When you’re right, you’re right.
No, not about the Steelers taking Najee Harris with their first-round pick in last weekend’s draft, though that happened.
Instead, what we’re referencing are the people who felt the Steelers could simply trade back and get one of the top three running backs in this class. Or, worse yet, they could pass on a running back in the first round and still get one of them with their second-round pick, which was all the way down at 55.
As we saw, not only did Harris go at pick No. 24 to the Steelers, the Jacksonville Jaguars jumped on Clemson’s Travis Etienne with the 25th pick. The Denver Broncos then traded up in the second round to make North Carolina’s Javonte Williams with the third pick of the second round.
Three running backs were taken in the top 35 picks. And then another wasn’t selected until the San Francisco 49ers grabbed Trey Sermon with the 88th selection.
There’s no guarantee if the Steelers had traded back even a little that the Broncos or some other team wouldn’t have jumped them to take a running back. And the Steelers could have been shut out in their quest to “fix the running game.”
See, the Steelers didn’t have a starting running back on their roster. Now, they do in Harris. Sorry Sermon fans, he wasn’t going to fill that need. It should be clear what the league thought of him when he went more than 50 picks after Williams. There was a pretty big gap in talent between the top three running backs and the next group.
That’s why the Steelers did the correct thing in selecting Harris, who was nearly a consensus pick as the top back in this draft. The dropoff from the top three running backs to the next group was bigger than that at center or offensive tackle, two of the Steelers’ other needs. There wasn’t a lot of difference between the fifth-rated offensive tackle and the 15th. And there were six good centers in this draft, including Steelers’ third-round pick Kendrick Green, who project as a starter sooner rather than later.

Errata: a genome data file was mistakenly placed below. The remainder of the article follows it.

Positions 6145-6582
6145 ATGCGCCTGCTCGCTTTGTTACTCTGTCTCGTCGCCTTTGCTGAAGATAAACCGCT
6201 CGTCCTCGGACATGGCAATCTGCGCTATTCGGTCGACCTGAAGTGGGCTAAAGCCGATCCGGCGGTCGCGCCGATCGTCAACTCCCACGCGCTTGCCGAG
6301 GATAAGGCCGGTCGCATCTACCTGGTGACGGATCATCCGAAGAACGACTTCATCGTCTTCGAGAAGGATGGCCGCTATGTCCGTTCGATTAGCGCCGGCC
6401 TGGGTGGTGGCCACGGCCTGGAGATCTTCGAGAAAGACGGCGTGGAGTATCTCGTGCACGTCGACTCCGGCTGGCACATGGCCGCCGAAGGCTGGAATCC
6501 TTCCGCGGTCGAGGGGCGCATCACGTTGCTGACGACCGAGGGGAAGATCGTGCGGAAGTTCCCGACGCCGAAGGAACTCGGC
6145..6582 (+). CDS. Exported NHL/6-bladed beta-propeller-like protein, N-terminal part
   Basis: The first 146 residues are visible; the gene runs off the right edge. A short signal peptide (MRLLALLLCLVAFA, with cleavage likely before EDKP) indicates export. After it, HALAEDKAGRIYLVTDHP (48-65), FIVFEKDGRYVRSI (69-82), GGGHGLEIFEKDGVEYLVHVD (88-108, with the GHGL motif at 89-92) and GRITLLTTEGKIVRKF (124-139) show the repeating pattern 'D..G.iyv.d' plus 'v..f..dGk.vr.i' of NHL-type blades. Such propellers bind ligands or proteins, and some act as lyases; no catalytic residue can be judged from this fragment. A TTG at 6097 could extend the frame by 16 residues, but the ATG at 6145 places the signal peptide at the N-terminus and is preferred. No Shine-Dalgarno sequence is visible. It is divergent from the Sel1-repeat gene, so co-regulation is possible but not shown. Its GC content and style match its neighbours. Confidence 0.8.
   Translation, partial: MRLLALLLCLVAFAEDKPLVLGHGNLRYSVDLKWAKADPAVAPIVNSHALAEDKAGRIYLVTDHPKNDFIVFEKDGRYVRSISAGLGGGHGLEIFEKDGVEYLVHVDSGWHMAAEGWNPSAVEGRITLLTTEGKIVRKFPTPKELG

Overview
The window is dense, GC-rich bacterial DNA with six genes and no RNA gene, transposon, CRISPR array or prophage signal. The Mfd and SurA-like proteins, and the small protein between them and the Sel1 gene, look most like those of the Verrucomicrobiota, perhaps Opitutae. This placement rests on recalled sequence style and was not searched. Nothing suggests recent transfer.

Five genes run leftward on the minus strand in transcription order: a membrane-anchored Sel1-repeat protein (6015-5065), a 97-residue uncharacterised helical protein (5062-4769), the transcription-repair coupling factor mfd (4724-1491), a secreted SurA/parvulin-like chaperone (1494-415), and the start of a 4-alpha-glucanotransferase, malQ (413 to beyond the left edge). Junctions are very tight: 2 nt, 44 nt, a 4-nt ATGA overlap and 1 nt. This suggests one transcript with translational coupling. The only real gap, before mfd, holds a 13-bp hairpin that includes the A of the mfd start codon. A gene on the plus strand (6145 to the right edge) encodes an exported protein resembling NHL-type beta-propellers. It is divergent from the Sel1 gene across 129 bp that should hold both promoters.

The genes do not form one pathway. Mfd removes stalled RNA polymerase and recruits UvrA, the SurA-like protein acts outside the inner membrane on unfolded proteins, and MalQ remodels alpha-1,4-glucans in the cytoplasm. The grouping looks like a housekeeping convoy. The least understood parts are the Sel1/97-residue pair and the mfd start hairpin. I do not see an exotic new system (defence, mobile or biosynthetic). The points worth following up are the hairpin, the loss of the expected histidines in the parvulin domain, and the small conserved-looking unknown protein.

Now, we can argue about the selection of tight end Pat Freiermuth in the second round – passing on centers and tackles available there – but that position was thin, especially for a combo tight end such as Freiermuth.
And the Steelers got two very good prospects to add to their line, anyway.
In retrospect, would you rather have, let’s say, Teven Jenkins, Creed Humphrey, Sermon and Brevin Jordan filling the the Steelers’ needs rather than Harris, Freiermuth, Green and Dan Moore Jr., the tackle selected in the fourth round?
Most would take the latter since the Steelers got the No. 1 prospect at running back, the No. 2 tight end behind Kyle Pitts, a center prospect who was easily in the top five at that position and a promising young tackle.
In retrospect, it appears the Steelers worked the board in the right order to fill their needs, getting a pair of top prospects instead of settling for the lesser prospects at every position save center.
n For those who still don’t think it was worth it for the Steelers to use a first-round pick on a running back, realize that Le’Veon Bell averaged just over 22 touches – carries plus pass receptions – per game during his five years with the Steelers.
On average, most NFL teams run around 60 offensive plays per game. So, isn’t it worth it to spend a late first-round pick on a skill-position player who is going to touch the ball about 1/3 of the time in games?
And Harris is a better prospect than Bell was.
n Was anyone else waiting for one of the New York Rangers to skate around nearly naked with a trophy raised above his head ala Ned Braden at the end of their “game” against the Capitals?
That was all that was missing for that game to look like a cutup from “Slap Shot.”
What we don’t know is if any players put on the foil as the Hansen brothers did in that movie.
While hockey purists turned their nose up at that game, it drew massive TV ratings across the country for a sport that needs better TV ratings. That’s why the league won’t crack down on Washington’s Tom Wilson, the Ogie Ogilthorpe of the NHL.
The league wants eyeballs. And Wilson’s dirty play draws the ire of opponents and eyes to TVs, waiting to see what he’ll do next.
If the league isn’t willing to crack down on Wilson – and it isn’t – it will continue to have travesties of the sport as it did last week.
And like some other renown dirty players – think Bill Laimbeer or Vontaz Burfict – opponents spend as much time worrying about what Wilson will do instead of focusing on their play.